HYBRID EVENT: You can participate in person at Paris, France or Virtually from your home or work.

6th Edition of World Congress on Infectious Diseases

June 24-26, 2024 | Paris, France

June 24 -26, 2024 | Paris, France
Infection 2024

Julia Nowak

Speaker at Infection Conference - Julia Nowak
Maynooth University, Ireland
Title : Diagnosis of neonatal sepsis using a rapid lateral flow test to detect serum amyloid A.


Sepsis is a serious medical condition, and newborns in low- and middle-income countries (LMICs) are particularly vulnerable. Uganda has one of the highest rates of neonatal sepsis deaths in the world at 17 neonatal deaths per day. Such high mortality rates are largely due to the absence of suitable biomarkers and diagnostic systems to enable early diagnosis. However, serum amyloid A (SAA) is emerging as a potential standalone biomarker for the diagnosis of neonatal sepsis. SAA can be detected by laboratory-based tests but these are often unavailable in LMICs.

To address these issues, in an ethically-approved study we deployed a competitive, lateral flow test (NeoSep-SAATM; Accuplex Diagnostics Limited, Ireland) to semi-quantitatively detect SAA in whole blood at patient-side in a LMIC. Our study assessed the performance of NeoSep-SAATM for neonatal sepsis detection. NeoSep-SAATM showed a sensitivity and specificity of 92 % and 73 % with PPV and NPV of 0.78 and 0.90, respectively (n= 714) individuals; 95% CI). NeoSep-SAATM significantly out-performed the currently-available gold-standard biomarker, C-Reactive Protein, for neonatal sepsis detection (P < 0.0001, 95% CI). This study demonstrates NeoSep-SAATM can successfully detect sepsis and potentially enable a rapid decision to initiate antibiotic therapy to improve neonatal mortality incidence.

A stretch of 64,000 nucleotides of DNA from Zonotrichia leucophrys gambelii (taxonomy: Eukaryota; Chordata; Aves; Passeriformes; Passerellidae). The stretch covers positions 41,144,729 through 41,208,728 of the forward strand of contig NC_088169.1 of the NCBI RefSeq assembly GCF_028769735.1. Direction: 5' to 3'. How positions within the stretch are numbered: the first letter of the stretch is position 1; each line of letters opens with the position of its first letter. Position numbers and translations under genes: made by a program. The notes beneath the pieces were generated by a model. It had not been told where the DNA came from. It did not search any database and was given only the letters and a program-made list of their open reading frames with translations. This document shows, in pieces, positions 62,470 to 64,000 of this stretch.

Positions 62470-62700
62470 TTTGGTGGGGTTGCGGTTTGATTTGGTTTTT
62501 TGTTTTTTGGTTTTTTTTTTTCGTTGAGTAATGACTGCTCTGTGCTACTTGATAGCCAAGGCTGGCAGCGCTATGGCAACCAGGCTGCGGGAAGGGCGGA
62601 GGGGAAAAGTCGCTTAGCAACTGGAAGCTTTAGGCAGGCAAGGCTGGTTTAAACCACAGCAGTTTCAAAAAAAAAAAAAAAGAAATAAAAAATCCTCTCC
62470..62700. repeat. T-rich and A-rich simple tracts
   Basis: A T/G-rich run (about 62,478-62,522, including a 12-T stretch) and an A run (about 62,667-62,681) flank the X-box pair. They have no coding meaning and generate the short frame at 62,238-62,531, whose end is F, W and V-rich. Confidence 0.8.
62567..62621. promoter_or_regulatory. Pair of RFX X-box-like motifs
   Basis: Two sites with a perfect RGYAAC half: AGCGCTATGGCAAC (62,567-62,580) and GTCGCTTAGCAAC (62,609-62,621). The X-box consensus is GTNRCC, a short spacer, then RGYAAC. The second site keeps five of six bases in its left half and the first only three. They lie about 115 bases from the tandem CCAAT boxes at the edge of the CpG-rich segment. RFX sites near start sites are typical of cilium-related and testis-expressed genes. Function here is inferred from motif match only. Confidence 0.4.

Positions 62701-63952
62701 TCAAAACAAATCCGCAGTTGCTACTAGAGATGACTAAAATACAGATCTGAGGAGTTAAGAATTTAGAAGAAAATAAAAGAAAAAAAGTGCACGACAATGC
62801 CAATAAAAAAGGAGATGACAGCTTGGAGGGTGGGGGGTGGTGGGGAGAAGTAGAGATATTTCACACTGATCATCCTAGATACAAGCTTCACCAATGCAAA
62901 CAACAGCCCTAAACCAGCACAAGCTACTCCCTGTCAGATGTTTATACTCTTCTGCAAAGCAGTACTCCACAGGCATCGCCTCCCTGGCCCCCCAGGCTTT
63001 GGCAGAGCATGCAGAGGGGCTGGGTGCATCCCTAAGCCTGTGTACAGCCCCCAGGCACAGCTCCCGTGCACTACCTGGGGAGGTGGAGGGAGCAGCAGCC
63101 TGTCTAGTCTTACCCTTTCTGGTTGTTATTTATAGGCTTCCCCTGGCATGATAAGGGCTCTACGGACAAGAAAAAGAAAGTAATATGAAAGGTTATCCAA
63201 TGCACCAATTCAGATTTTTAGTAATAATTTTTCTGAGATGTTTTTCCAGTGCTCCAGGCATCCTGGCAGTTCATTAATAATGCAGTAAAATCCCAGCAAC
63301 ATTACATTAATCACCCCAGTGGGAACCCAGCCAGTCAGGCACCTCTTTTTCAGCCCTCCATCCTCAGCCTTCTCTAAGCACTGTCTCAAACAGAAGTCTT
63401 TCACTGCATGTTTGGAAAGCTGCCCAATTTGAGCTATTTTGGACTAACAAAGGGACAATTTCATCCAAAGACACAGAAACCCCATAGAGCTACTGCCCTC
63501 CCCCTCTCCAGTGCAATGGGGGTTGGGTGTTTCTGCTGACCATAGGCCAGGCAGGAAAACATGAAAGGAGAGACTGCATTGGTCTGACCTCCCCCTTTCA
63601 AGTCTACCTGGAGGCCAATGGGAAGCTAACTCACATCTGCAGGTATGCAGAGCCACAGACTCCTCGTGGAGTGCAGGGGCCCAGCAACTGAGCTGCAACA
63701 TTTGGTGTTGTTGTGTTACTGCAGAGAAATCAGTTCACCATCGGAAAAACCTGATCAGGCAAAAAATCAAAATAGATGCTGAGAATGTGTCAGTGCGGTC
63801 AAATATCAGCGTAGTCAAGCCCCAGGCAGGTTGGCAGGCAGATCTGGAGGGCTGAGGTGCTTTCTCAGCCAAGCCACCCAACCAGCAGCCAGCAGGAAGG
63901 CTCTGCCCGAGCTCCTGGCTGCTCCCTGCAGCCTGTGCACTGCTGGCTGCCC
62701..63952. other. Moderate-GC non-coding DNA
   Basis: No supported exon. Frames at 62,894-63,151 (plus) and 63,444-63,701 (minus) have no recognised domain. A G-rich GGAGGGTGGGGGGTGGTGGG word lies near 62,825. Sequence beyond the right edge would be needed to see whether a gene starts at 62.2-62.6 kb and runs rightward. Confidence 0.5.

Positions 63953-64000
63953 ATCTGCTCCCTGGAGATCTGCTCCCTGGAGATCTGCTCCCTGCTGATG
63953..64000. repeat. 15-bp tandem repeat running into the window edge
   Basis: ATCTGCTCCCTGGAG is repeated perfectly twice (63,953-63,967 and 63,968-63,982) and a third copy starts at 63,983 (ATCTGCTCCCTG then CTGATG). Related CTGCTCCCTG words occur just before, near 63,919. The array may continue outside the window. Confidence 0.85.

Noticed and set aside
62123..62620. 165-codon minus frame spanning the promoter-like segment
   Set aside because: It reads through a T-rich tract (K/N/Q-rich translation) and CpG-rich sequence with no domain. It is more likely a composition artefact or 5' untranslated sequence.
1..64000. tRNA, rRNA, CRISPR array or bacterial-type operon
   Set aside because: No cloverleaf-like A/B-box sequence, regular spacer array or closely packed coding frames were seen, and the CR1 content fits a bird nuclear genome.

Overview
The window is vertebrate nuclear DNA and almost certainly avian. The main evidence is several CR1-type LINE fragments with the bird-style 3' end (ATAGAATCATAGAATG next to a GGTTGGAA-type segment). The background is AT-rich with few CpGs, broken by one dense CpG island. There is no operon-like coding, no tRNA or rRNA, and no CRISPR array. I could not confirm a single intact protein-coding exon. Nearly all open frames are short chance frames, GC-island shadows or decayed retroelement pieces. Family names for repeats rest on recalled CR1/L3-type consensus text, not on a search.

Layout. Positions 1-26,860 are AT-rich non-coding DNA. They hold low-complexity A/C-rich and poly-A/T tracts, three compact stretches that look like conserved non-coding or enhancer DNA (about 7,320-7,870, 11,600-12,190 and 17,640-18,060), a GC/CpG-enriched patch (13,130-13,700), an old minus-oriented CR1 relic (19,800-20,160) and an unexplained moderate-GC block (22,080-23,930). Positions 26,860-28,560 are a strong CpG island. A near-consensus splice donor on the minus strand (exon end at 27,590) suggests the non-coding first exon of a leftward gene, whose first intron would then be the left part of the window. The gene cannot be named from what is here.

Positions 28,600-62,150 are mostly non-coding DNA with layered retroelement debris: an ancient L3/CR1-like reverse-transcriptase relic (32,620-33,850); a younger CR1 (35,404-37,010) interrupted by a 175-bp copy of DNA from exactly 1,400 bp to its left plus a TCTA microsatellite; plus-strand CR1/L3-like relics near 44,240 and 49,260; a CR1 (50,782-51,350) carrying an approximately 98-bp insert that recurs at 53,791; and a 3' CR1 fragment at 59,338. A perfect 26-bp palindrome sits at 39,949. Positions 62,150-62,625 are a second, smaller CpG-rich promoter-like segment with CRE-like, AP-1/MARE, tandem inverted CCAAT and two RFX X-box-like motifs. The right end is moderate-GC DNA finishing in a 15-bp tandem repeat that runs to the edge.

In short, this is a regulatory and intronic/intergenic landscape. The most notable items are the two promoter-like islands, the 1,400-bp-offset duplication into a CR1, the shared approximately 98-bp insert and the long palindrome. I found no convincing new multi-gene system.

Julia Nowak studied Biological and Biomedical Sciences at Maynooth University, Ireland and graduated in 2022. She then joined the Science Foundation Ireland- funded research group led by Prof. Sean Doyle at Maynooth University collaborating with Makerere University in Kampala, Uganda working on the NeoSepsis Project. Together, the research group won a prize of 1 million Euro as part of a competitive project scheme funded by Science Foundation Ireland. The NeoSepsis team is working on delivering a SAA-detecting lateral flow test to Ugandan healthcare systems to aid in neonatal sepsis diagnosis.